Students seem to be kept in check with fear and intimidation. And it doesn’t stop there. Parents of Success Academies’ students are required to sign very detailed contracts. Moskowitz has a harsh approach when it comes to working with families, “Our school is like a marriage, and if you don’t come through with your promises, we will have to divorce.” What about marriage vows that say, "Through sickness and health, for richer and poorer ‘til death do us part?" Do we want schools that can “divorce” our children and parents, or ones that are faithful and do their best to educate and provide for our children and families, no matter what?

When students are late or come to a Success Academy school unprepared, Saturday detention is often the consequence—for both parent and child. Parents are also required to attend various functions to promote the school. Recently, I attended a Panel for Educational Policy (PEP) meeting where a motion regarding Success Academies was on the agenda. Moskowitz bused in hundreds of parents and students to testify and cheer at the hearing. Instead of asking her parents to speak about their experiences, they were given detailed scripts and told what to think and what to say.

The motion on the PEP agenda proposed co-locating yet another Success Academy school in an existing and fully functioning public school building. Moskowitz has never opened one of her charter schools in her own building. Rather, she works her way into public school buildings and little by little takes space away from the school that is there. She overtly recruits their public school students and takes their classroom space—all the while claiming that her schools are revolutionizing education. But what message is she sending to her students? Isn’t she teaching them to take what they want without regard to the feelings or rights of others?

Success Academies is just one of many charter school networks operating in New York City. While charter schools currently serve fewer than 5% of our city's children, they garner substantially more support than our deserving public schools. These schools are not the reform our city and our country so desperately need. Rather, they are a distraction. Instead of investing in the reforms proven to impact student learning (class size reduction and maintaining an experienced teaching force), our mayor and President are promoting charter schools as the cure-all.  Until parents begin to understand the realities of what is going on in these schools and the inaccuracies of their advertising, this ineffective model of education reform will continue.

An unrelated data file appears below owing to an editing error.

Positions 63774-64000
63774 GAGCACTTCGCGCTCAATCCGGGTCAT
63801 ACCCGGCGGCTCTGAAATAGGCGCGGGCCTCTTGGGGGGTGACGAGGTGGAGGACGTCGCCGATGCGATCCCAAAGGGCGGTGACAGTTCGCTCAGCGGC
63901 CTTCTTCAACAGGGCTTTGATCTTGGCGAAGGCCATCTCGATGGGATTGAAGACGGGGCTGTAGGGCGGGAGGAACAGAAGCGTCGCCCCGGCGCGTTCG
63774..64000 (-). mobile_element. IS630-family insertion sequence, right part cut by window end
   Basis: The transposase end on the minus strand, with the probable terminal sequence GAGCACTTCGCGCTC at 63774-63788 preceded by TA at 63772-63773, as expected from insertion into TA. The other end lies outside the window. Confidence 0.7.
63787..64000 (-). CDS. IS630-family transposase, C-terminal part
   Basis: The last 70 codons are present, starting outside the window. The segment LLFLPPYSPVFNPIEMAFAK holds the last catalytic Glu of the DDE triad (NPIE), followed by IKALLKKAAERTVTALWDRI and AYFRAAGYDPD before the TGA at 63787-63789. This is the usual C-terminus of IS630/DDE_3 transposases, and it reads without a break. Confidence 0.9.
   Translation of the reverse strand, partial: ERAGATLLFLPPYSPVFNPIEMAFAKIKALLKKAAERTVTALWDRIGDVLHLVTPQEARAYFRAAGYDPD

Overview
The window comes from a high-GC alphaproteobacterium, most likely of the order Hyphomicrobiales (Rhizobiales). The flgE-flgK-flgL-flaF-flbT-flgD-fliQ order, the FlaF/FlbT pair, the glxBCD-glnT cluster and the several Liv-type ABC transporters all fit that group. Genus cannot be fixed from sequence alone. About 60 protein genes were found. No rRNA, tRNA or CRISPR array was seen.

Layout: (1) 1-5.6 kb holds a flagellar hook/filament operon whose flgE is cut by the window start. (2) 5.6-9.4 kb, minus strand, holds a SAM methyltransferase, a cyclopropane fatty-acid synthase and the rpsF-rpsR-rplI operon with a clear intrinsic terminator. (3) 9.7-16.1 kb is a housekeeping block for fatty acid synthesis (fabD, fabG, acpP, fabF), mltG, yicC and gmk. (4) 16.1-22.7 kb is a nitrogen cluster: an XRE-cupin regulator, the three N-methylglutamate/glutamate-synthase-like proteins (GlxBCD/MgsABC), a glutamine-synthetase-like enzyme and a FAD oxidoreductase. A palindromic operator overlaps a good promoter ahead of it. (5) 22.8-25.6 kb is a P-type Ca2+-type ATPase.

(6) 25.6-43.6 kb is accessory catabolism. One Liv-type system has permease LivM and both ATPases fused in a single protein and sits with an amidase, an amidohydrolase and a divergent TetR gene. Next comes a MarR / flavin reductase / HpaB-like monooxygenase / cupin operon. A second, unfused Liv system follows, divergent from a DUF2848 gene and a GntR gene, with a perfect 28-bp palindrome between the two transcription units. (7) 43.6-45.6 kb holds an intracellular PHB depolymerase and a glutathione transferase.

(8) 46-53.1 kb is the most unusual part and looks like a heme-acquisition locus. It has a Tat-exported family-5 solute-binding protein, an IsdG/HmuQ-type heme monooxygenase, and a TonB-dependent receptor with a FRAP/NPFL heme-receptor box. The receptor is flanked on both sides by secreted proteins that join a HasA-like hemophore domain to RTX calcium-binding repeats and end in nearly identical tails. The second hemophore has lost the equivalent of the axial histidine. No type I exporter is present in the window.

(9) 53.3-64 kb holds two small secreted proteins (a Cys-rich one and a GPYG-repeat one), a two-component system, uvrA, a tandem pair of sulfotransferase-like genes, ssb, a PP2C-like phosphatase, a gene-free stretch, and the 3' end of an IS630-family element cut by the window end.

Starting the dialogue?

At the PEP meeting I attended, I was sitting near some Harlem Success Academy families. One parent seemed quite annoyed by our comments and began to question our position asking us, “Why are you so angry?!” Two of my fellow GEM activists responded and were able to start a dialogue. They explained the reality of co-location and the devastation it has had on our public schools that have been forced to share space with a Success Academy school. The parent was quite shocked. Our perspective was completely new to him and by the end, he seemed to appreciate our struggle. While he certainly did not storm over to Eva Moskowitz and demand change or threaten to remove his child, I could tell that when we left him, the wheels were churning in his head. He had more questions.

When I had been standing in line to get into the meeting, I was next to a group of Harlem Success Academy parents/teachers. I desperately wanted to engage with them, but I hesitated. What if they got upset? What if they thought I was disrespectful and wrote me off? Instead of asking these “what ifs,” I should have just tried to start a conversation.

This past week I attended an informational session for Brooklyn Success Academy and attempted to dialogue with the parents there. I found that the majority of the parents in attendance were there simply because they had received multiple mailings advertising the event--they were not necessarily interested in leaving their public schools, nor did they have a true understanding of what a charter school was. The Success Academy spokesperson called their charter school a "public school," and presented a compelling (albeit inaccurate) case for why parents should enter their lottery. While I know many of the parents there will likely enter the lottery for this school, I did have some promising and fruitful conversations. If we do not begin to engage with parents in this way, then they will be left with only the destructive and disingenuous messages they receive through advertisements and the media.  We need to bring people the truth, even if it is done one conversation at a time.

M.A.B. has been a New York City public school Kindergarten teacher for 5 years. Previous to this she worked in a charter school and a Montessori Preschool. She has been involved with the Grassroots Education Movement for the past 2 years.